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  #1  
Old 03-23-2018, 03:24 PM
iwrock's Avatar
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Removal of glued wood flooring

Anyone have experience with removing wood flooring thats glued down?

My house flooded yesterday due to heavy rains and I need to remove ~600 sq-ft of water damaged flooring... I know I can get it all up/out with a rotary hammer, but that will take the better part of a few days, so I'm looking for something easier (and better on the back!)

I've seen some machines that look like tile scrapers, so I'm thinking about just renting a tile scraper and experimenting. Thoughts?

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  #2  
Old 03-23-2018, 03:25 PM
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Attaching a picture of the mess...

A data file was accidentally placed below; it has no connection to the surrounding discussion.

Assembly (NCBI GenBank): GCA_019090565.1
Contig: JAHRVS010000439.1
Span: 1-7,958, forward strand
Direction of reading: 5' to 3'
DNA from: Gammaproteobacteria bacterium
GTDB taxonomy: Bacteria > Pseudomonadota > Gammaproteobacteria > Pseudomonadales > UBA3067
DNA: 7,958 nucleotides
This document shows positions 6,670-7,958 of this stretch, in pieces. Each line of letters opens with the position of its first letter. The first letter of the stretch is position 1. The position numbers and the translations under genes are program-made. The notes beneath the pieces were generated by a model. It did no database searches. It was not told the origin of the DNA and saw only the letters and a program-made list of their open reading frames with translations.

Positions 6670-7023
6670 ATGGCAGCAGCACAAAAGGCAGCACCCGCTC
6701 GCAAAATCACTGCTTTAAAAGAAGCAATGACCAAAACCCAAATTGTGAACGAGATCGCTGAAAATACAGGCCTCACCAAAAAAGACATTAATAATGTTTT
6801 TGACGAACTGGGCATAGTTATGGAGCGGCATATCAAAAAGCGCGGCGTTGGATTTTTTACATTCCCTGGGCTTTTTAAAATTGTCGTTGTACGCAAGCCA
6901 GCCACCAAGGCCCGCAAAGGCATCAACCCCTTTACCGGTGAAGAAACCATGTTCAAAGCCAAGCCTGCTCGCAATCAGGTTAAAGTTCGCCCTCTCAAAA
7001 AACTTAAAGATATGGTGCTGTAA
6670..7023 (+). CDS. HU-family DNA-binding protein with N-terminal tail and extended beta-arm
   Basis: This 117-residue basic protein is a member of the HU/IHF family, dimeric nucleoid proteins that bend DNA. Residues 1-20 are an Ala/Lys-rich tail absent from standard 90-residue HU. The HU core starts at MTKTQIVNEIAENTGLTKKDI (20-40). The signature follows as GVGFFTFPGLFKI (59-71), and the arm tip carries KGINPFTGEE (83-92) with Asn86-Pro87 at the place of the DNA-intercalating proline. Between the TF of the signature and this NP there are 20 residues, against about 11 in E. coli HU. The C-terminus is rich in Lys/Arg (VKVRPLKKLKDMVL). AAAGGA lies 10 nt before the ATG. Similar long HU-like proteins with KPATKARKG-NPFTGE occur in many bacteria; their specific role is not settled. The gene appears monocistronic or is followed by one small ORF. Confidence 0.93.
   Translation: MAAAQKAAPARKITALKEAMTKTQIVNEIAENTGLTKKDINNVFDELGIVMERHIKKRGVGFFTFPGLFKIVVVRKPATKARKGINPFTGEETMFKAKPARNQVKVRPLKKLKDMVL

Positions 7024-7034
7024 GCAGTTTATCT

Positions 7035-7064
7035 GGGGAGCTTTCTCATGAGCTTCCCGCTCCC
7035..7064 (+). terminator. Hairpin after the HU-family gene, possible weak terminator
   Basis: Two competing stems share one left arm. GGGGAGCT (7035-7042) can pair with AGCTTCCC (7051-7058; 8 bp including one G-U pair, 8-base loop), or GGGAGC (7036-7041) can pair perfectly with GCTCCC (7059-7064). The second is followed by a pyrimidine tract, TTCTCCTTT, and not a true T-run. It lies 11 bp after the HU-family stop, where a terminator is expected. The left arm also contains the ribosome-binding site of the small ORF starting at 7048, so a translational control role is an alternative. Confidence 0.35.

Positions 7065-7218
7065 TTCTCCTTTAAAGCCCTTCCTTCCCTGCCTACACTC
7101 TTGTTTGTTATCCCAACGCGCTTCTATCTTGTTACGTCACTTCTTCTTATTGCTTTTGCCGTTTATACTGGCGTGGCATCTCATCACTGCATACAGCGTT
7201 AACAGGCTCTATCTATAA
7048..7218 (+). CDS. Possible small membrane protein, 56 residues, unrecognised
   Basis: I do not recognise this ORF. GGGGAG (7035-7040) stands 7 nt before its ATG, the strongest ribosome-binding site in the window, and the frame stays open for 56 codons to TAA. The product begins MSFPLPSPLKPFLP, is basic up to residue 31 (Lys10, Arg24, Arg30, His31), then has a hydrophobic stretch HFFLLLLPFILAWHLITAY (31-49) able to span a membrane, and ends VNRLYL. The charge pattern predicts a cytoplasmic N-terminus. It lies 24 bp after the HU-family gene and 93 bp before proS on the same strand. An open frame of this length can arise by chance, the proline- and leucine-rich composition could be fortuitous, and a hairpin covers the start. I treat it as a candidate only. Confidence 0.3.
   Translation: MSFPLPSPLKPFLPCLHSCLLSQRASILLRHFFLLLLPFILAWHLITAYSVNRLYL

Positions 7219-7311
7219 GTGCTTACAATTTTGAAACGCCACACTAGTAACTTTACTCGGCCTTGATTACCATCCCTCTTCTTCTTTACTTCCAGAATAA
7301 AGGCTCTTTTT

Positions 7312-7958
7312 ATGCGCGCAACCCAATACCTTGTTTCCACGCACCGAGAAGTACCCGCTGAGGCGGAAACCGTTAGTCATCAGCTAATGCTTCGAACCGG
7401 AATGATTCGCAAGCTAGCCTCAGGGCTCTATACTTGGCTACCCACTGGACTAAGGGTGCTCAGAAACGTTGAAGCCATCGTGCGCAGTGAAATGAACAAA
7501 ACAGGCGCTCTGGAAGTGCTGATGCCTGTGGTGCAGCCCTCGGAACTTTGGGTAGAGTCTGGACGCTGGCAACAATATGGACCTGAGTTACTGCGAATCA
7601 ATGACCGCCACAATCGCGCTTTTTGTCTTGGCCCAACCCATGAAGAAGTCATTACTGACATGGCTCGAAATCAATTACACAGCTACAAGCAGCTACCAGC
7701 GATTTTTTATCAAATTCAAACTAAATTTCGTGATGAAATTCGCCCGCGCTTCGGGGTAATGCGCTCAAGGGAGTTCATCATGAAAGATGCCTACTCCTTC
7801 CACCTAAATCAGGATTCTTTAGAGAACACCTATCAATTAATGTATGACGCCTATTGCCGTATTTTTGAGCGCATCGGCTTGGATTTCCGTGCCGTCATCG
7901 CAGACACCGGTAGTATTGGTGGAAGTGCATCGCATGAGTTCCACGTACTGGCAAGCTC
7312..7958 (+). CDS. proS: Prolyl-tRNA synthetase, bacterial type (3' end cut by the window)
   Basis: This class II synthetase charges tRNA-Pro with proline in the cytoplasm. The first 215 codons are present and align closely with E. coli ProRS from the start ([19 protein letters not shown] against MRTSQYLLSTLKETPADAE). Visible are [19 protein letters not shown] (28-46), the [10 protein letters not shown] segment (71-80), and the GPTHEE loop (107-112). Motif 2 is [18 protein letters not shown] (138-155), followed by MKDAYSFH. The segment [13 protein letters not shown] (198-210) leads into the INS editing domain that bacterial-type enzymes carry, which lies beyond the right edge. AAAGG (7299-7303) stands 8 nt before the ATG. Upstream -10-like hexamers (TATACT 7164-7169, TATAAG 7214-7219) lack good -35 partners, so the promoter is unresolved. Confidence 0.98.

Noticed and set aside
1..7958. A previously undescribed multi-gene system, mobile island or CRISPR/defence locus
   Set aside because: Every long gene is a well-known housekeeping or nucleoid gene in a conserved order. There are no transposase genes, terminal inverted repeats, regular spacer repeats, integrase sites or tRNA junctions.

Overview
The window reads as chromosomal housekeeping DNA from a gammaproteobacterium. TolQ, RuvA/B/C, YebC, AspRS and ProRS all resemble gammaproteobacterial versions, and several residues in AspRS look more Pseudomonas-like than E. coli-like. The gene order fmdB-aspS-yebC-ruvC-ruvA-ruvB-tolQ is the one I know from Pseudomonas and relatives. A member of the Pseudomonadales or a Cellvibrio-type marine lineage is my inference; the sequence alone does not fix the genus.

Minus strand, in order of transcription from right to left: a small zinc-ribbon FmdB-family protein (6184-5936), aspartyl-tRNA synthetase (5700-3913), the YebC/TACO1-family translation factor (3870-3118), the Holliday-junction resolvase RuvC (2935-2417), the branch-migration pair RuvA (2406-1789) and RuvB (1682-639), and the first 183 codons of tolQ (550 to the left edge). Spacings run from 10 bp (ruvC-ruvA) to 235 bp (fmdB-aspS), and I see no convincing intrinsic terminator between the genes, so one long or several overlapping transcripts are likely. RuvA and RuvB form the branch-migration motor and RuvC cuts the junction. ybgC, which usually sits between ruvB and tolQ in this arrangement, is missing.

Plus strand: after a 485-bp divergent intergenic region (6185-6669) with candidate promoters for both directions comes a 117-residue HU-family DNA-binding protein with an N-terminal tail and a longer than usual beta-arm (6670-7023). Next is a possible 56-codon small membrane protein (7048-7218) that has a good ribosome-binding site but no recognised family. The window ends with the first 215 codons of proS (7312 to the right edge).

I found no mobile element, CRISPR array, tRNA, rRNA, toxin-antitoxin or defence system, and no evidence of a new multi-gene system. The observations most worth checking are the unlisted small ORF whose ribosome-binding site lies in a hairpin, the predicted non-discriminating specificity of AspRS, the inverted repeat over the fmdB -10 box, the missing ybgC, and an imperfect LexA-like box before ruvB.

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  #3  
Old 03-23-2018, 03:39 PM
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If it's snaplock you can probably heat it. Don't use flame.

If it's real wood dry it out, sand, and refinish. You can use acetone injections to dry wood-the boat guys do it.
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Old 03-23-2018, 03:42 PM
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I'm wondering if there's some tool available like a 5 foot long pry bar, something with a tip angled so you can jam it under and then push down for leverage. I'd call a tool rental place and see if they've heard of such a thing.